Higher Steak presents cultured bacon and pork belly
Higher Steaks head of research and development, Ruth Helen Faram (left) and chief executive Benjamina Bollag (right)
Source: Higher Steaks
British cultivated meat company Higher Steaks said it has managed to produce samples of bacon strips and pork belly made in a lab from cellular material.
The Cambridge-based food start-up hereby joins the competition with other companies targeting the alternative meat market. “There’s still a lot of work until it’s commercial,” said Higher Steaks chief executive Benjamina Bollag, “but the revelation of a pork belly product that’s made from 50% cultivated cells and a bacon product which contains 70% meat grown from a cell material in a laboratory is something of a milestone for the industry.”
The remaining ingredients in Higher Steaks bacon and pork belly are a mixture of plant-based ingredients, proteins, fats and starches to bind the cellular material together. To achieve this first step on its road to commercialization, Higher Steaks tapped the expertise of an undisclosed chef to formulate the meat into an approximation of the pork belly and bacon.
Bollag underlines, that this pilot is not the final product. “In the future it will be scaffolding,” she said. “It’s more showing what our meat can do and what we’re working on. In the future it will be with scaffolding.”
For the future, Bollag aims at providing healthy and sustainable products without the consumer making any sacrifices on taste. “The production of the first ever cultivated bacon and pork belly is proof that new techniques can help meet overwhelming demand for pork products globally”, Bollag comments in a statement.
Given the highly capitalised competitors that Higher Steaks faces off against, the company is looking for industry partners to help commercialize its technology. To improve its competitive position, Higher Steaks recently hired James Clark, the former chief technology officer of PredictImmune.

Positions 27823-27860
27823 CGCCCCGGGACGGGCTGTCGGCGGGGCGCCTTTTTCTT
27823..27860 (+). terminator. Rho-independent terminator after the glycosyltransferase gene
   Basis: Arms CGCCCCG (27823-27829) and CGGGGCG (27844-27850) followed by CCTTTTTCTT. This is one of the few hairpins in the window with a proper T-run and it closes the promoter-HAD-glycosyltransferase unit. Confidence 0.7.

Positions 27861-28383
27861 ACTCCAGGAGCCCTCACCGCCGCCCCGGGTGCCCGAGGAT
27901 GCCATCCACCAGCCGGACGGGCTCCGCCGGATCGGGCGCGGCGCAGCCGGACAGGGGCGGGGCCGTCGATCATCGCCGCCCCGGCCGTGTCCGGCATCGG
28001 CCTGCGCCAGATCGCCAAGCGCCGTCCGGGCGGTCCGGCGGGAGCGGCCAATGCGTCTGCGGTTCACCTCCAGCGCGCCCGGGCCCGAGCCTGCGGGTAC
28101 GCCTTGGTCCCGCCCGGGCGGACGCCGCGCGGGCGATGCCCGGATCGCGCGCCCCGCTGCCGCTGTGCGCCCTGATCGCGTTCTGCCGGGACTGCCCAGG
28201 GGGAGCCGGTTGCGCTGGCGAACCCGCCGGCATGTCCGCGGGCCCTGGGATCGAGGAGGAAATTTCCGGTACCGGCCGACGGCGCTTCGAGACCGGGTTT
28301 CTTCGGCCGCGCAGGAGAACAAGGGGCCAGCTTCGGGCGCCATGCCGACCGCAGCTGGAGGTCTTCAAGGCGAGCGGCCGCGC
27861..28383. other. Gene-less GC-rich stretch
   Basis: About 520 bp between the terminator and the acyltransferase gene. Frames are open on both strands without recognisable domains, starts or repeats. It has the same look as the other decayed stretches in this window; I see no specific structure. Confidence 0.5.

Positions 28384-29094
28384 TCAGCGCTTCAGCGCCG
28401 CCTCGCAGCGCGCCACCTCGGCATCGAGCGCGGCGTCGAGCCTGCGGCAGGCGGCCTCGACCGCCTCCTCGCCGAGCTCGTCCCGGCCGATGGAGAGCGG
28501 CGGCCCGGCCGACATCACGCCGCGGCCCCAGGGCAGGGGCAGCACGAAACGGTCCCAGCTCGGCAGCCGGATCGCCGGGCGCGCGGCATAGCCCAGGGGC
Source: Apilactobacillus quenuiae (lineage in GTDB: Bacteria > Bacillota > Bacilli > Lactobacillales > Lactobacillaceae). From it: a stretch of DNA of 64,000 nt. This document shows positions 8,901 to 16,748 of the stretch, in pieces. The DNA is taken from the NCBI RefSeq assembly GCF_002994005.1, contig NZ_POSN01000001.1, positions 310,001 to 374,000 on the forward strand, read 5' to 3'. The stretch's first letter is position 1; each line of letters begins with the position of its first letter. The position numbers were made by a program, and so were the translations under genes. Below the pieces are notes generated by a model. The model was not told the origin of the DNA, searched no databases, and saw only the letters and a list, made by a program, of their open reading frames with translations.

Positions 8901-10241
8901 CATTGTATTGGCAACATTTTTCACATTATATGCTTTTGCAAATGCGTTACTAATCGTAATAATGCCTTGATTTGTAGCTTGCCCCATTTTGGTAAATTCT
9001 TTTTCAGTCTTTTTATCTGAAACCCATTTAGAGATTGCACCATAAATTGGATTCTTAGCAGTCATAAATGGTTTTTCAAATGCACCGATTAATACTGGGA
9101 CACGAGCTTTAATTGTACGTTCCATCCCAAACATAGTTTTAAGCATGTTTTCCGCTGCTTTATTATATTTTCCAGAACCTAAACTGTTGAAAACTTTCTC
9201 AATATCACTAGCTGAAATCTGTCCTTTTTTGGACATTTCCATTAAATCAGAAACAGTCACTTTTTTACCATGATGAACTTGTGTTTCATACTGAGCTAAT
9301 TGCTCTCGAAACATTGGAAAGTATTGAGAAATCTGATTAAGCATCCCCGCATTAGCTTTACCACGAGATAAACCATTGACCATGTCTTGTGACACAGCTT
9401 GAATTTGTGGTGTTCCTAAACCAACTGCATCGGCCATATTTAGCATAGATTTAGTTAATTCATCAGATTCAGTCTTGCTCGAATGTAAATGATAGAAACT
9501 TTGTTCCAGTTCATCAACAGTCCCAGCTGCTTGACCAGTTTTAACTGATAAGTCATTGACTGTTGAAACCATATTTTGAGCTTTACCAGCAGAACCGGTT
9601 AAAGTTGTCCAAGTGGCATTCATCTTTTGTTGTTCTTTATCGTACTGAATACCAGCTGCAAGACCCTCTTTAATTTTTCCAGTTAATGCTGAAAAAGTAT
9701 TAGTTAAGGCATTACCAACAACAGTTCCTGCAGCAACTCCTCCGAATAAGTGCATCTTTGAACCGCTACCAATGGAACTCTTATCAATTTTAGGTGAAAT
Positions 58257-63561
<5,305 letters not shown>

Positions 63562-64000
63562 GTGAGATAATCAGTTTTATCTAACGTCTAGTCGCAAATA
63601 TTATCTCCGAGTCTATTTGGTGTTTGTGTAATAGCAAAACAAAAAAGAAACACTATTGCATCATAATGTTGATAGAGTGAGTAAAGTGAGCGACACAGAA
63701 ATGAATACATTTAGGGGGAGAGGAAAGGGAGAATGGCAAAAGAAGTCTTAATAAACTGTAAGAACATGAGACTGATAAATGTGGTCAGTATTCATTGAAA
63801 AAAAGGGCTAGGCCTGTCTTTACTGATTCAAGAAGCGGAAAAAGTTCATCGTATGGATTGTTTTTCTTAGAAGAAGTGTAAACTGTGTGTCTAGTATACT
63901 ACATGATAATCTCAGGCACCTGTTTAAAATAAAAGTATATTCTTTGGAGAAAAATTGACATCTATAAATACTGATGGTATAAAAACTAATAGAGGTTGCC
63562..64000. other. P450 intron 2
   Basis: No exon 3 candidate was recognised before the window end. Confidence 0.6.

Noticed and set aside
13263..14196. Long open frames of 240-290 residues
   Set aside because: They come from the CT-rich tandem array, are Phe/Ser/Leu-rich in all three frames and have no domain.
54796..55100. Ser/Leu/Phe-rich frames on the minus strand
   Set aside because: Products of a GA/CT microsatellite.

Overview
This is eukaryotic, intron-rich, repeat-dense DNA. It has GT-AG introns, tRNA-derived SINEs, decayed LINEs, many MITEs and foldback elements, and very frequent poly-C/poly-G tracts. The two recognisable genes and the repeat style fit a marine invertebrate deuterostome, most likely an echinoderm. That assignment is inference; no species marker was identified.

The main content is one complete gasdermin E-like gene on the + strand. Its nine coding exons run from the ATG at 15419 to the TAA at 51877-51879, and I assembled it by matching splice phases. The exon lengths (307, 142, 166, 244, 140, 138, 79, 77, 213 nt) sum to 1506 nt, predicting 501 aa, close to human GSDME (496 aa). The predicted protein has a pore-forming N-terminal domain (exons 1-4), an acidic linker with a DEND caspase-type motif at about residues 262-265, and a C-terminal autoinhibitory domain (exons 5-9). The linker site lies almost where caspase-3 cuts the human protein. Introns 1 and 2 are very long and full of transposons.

“I was always quite intrigued by cultured meat production, a mix of both science and food production. In 2013 I watched the first cultured meat burger from Mark Post costing £250,000, cooked on the BBC,” said Clark. “I was approached about joining Higher Steaks earlier this year and was attracted to joining primarily by the science along with the ambition and energy of the Higher Steaks founder Benjamina Bollag. I believe Higher Steaks is a company with a technology to be disruptive in the cultured meat area and at my career stage I was looking for a challenge.”
Brought in to scale the cultivated meat process at Higher Steaks, Clark has led the development of biotech and pharma products at early-stage and publicly traded companies. “The addition of James Clark to the team gives Higher Steaks a significant advantage,” said Ruth Helen Faram, head of R&D. “Cultivated pork belly and bacon have never been demonstrated before and Higher Steaks is the first to develop a prototype containing over 70% cultivated pork muscle, without the use of bovine serum.”
Consumers shouldn’t expect to see Higher Steaks’ pork belly on store shelves or in restaurants anytime soon, Bollag cautioned. “We’re still in the thousands of pounds per kilogram.” The company does expect to have a larger tasting event later this year.
Text from: EFIB programme team, 23 July 2020